Figuring Numbers



Gematria is founded upon correlations between the meanings carried by words and their numerical values, calculated under various systems of alphabetic numeration. The numerical relationship between words may be a simple equality or the sharing of important factors. However, in some cases the link is based upon the numerical properties of geometric figures. [1]

Regular arrangements of objects such as coins on a surface can give rise to representations of plane figures such as the triangle, square, pentagon and hexagon. Similarly, spheres or cubes can be regularly packed to build solid objects such as the cube, tetrahedron and pyramid. Ever larger versions of these figures can be created, therefore each geometric figure is associated with a series of numbers. All such numbers are described as figurate.

Units can be packed in different formations, each lending itself to the creation of characteristic shapes. We begin with the most natural formation: triangular packing.


Plane Figures: Triangular

Units on a surface can be packed in triangular formation to give a series of regular figures. The first seven members of the series of triangular numbers are illustrated below.



All series of figurate numbers begin with a single unit, the second member of each series always being the first to show its characteristic shape. Each triangle in the series is given a positional value. Triangle 10 is the fourth in the series and can alternatively be referred to as T(4).

The series of triangular numbers is created by simply adding the natural numbers in order, something that can be intuited by observing that the positional value of any triangle in the series is the same as the number of units along its base. The formula for calculating the nth triangular number is as follows: T(n) = 1/2n(n + 1).

Three more regular geometric figures that can be created from triangular packing are the hexagon, hexagram and trapezium. Each are associated with their own series of numbers.



Hexagon 19 and hexagram 37 are closely related to triangle 28, because they are produced by its intersection with an inverted copy of itself. Every third triangle can undergo this process, which can be repeated to create approximations of the Koch snowflake. Trapezium 22 is also obviously related to triangle 28, but less obviously to triangle 66, which can be trisected into three such trapezia [2].


Plane Figures: Square

Units can pack in square formation to give more plane figures: principally the square, the diamond and the octagon (note that this is not a regular octagon, which has its own numerical series).



Diamond 25 and octagon 37 can both be derived from square 49. Every odd square will yield a diamond in this way, and every third square will give an octagon.


Plane Figures: Pentagonal and Hexagonal
Units can be arranged in pentagonal formation to give the series of pentagons, in hexagonal formation to create hexagons, and so on. Here are pentagon 22 and hexagon 28.



Centred Plane Figures

Note that pentagon 22 and hexagon 28 extend outwards from an edge (in this case, from the top). Most of the figures I have shown so far do likewise. But centred hexagon 19 and diamond 25, shown earlier, grow out from a central unit and are called centred figures. Some more centred figures are shown next. Observe that the centred square is just the diamond rotated through 45 degrees.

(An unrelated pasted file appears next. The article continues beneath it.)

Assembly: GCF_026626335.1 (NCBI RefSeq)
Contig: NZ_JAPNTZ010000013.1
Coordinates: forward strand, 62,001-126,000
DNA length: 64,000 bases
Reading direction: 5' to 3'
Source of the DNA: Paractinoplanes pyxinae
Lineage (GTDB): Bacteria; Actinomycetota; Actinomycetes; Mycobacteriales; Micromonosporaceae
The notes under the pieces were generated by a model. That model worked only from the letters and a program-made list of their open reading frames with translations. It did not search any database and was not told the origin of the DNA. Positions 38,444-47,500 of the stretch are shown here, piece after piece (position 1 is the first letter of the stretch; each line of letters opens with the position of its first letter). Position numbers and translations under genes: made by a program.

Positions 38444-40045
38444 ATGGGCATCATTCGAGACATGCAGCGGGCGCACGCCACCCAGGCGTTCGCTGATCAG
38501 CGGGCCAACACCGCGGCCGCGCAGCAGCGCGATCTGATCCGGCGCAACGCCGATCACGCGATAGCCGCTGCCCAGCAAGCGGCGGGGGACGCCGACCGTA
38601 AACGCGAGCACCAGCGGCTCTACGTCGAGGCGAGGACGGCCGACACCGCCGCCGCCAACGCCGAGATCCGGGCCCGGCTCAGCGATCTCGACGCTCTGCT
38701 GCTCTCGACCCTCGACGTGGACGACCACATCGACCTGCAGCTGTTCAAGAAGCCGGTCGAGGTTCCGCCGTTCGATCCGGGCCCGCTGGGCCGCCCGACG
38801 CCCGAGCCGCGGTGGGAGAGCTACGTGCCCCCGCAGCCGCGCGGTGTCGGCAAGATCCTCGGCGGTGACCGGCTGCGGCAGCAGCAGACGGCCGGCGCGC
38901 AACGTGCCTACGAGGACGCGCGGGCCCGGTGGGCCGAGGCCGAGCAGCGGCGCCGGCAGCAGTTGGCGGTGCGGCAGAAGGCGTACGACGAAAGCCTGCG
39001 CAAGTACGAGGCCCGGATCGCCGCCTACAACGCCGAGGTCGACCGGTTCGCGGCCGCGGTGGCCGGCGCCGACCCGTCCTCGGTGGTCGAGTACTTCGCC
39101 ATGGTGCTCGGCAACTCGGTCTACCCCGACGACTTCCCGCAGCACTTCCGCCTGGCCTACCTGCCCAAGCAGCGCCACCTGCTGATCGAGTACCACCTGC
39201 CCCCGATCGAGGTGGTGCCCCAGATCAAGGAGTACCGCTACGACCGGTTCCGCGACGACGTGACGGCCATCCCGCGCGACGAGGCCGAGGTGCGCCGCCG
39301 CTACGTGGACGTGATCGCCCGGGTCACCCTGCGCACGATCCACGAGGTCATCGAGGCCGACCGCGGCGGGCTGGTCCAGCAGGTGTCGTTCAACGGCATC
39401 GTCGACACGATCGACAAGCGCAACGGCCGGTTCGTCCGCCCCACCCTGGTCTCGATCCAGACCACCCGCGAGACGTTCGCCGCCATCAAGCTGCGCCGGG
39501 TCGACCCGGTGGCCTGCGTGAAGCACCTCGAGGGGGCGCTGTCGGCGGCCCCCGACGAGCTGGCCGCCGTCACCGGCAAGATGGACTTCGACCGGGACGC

A figure of particular interest in the New Bible Code is the centred pentagram. The five points on the pentagram are slightly foreshortened, but it is nevertheless a regular plane figure.


Centred Pentagram 151


Solid Figures

Regular solids, such as the cube, tetrahedron and square pyramid can similarly be represented by tightly packed arrangements of spheres or cubes. As with plane figures, all solids are associated with their own numerical series.





Some numbers can be represented by two or more regular shapes. These are known as polyfigurate numbers. If two shapes can be created, the number is bifigurate. A very few numbers, such as 37 and 91, are trifigurate.




Structural Properties

All plane and solid shapes of any complexity have structural properties. Some basic structural properties of the triangle and the cube are shown here.




Series of Figurate Numbers

The first 16 terms of some regular plane figures and solids are shown in the table.


The table below shows the approximate percentage of numbers that are figurate in two or three dimensions for three ranges. The proportion of figurate numbers decreases as the range increases, so there will be less likelihood of large numbers being figurate, and therefore more significance to the phenomenon.



Bill Downie 17/5/04

Latest update 25/9/12


1.By 'geometric figures' I mean regular plane and solid figures (polygons and polyhedrons), including fractal snowflakes and star figures, that can be created by tightly packed arrangements of regular units. I now include figures packed in triangular, square, pentagonal and hexagonal formation and all centred figures, although I have excluded higher dimensional figures. I may include more figures in future pages.

2. Trapezia of different heights can be constructed, but the one shown has equal numbers of units on the top and side and could therefore be said to be regular. It is numerically equal to the pentagonal numbers.